Kid Rock Is “Uncancelable,” But Not for the Reason He Thinks

The homophobic musician made the assertion during a recent Tucker Carlson interview

Kid Rock performs during the Trump 2020 rally on September 14, 2020 in Harrison, Michigan.
Kid Rock performs during the Trump 2020 rally on September 14, 2020 in Harrison, Michigan.
Getty Images

Like attracts like, and so, naturally, Kid Rock is slated to sit down for an interview with Tucker Carlson Monday night. Carlson posted a brief teaser from his chat with the homophobic musician on his social media, and the clip is centered around Kid Rock’s assertion that he’s “uncancelable.”

“Why haven’t you been canceled?” Carlson asks. “Like, people aren’t allowed to say what they think. You are.”

“Cause I don’t give a fuck,” Rock — real name Robert Ritchie — responds. “I’m not in bed with any big corporate things. At the end of the day, there’s nobody I’m beholden to: no record companies, no corporate interests, no nothing. You can’t cancel me. I love it when they try.” 

The “Cowboy” singer is right that he’s “uncancelable,” but not for the reason he seems to think. He’s “uncancelable” because everyone of a certain level of privilege is; there’s no such thing as “cancel culture.” Carlson’s assertion that “people aren’t allowed to say what they think” is, of course, utter nonsense. We’re all allowed to say whatever the hell we want — even if it’s as dumb and unpopular as, say, Carlson’s recent defense of Vladimir Putin — but the First Amendment doesn’t protect us from the consequences of that speech. You’re free to spew as much bile as you please, but other people are free to push back and react to it as they see fit.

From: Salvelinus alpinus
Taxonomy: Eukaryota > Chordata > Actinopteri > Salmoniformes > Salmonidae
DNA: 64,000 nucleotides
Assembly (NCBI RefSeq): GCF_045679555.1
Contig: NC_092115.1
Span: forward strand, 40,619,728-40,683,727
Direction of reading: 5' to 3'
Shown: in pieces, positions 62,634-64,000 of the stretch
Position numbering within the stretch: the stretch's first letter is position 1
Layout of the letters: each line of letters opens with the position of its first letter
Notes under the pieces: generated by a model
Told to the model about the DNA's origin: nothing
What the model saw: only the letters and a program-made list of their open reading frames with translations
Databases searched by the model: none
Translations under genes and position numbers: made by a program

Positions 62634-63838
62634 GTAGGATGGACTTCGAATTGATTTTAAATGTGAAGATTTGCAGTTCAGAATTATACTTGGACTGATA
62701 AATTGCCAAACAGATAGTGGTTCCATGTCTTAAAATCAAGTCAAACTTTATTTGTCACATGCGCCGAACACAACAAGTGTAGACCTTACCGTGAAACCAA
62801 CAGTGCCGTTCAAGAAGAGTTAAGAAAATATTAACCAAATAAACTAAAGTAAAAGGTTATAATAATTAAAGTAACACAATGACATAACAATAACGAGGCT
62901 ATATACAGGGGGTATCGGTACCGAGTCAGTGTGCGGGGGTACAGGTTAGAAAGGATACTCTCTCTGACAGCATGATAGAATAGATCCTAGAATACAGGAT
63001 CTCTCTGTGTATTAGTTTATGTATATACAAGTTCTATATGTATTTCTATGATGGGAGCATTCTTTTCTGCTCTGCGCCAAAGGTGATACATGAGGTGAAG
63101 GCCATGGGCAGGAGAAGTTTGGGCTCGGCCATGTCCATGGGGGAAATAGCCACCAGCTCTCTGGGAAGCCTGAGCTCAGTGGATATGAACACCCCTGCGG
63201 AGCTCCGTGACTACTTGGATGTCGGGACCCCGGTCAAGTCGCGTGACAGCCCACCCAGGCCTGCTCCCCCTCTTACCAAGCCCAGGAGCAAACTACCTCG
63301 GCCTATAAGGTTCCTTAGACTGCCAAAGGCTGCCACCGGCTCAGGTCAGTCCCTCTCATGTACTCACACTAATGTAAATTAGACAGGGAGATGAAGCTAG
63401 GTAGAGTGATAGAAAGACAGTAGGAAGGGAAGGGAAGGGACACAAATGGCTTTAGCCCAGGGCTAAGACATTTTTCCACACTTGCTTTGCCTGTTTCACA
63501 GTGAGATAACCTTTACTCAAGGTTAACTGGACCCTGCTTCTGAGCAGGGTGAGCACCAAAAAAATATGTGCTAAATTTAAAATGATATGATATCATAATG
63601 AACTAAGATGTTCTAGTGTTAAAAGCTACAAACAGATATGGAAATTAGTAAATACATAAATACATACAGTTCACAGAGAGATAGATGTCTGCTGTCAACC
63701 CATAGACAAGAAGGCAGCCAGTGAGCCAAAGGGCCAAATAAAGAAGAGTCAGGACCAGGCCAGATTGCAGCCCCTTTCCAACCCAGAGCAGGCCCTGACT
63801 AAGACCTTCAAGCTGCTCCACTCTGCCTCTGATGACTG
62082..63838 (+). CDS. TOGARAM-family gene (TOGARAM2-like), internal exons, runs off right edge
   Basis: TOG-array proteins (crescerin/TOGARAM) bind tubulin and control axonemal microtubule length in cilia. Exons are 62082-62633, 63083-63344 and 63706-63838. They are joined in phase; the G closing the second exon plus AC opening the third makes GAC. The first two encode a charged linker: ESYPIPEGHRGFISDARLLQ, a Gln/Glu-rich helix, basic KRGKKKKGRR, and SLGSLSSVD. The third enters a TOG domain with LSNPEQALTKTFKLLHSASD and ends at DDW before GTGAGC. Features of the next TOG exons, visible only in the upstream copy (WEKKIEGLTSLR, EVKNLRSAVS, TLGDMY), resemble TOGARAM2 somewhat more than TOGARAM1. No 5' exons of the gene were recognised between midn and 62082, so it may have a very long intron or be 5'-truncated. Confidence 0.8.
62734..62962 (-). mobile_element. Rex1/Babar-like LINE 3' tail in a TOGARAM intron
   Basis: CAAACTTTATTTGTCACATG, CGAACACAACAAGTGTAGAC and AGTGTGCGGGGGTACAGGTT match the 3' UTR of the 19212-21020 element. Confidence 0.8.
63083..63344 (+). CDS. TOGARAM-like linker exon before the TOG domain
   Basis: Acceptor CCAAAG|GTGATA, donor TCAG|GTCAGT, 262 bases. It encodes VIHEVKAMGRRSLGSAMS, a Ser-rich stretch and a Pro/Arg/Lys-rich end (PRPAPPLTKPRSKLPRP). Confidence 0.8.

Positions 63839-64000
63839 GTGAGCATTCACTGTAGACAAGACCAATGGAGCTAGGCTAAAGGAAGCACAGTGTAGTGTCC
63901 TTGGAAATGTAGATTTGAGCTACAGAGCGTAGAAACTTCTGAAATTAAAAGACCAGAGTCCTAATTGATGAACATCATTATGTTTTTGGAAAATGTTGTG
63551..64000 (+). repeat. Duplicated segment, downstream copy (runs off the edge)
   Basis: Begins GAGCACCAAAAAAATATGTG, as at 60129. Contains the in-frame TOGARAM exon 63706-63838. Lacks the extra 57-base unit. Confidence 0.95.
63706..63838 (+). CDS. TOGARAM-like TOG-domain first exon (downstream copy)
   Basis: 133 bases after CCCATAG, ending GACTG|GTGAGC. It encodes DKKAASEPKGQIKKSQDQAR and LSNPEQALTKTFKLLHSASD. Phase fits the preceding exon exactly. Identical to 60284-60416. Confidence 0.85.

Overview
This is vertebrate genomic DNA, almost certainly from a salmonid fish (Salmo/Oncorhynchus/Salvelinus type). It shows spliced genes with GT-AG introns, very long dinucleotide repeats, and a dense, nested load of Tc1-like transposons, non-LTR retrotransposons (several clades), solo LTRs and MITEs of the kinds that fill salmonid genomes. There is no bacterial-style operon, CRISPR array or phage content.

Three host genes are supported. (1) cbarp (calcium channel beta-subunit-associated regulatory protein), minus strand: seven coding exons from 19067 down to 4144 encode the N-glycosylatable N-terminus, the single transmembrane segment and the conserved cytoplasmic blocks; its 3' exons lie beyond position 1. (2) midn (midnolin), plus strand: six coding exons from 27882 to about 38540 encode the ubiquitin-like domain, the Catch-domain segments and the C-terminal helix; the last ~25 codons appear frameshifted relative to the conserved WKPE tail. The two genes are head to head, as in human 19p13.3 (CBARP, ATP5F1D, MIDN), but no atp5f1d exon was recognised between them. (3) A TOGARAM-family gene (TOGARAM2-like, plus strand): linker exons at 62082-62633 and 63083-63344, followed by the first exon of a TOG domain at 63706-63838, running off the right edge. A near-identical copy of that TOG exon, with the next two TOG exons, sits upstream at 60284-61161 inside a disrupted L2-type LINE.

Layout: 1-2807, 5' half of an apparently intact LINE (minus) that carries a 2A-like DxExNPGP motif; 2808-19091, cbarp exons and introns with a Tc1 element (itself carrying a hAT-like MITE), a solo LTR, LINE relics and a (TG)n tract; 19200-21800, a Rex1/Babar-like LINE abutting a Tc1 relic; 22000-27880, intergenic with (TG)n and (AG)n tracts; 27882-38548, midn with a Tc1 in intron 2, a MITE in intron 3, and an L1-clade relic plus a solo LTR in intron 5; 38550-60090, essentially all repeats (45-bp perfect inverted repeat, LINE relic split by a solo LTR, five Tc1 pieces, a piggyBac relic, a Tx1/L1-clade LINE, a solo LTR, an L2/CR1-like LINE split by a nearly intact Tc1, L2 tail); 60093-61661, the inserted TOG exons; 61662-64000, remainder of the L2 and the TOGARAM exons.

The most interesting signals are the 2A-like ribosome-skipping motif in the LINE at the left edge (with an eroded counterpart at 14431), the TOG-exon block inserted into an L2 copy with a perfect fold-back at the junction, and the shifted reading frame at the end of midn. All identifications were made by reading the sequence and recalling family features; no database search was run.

That said, it’s obvious that certain celebrities have been handed second (or third) chances. As we’ve pointed out before, no one is truly canceled as long as they continue to make other people money. In some cases, they’re even embraced by new audiences who sympathize with whatever controversial behavior led to them being “canceled” in the first place. (How else do you explain the fact that his n-word tape was the best thing to happen to Morgan Wallen’s career, or that Louis CK is still headlining arenas?)

But even if cancel culture were a real thing, is it possible to cancel a has-been like Kid Rock? In order to be canceled, doesn’t there need to be a certain existing level of popularity and acclaim to cancel? Barring some unforeseen resurgence in early-aughts rap-rock acts fronted by bigots who love to yell homophobic slurs, it seems safe to say that time already canceled Kid Rock long before anyone else had a chance.

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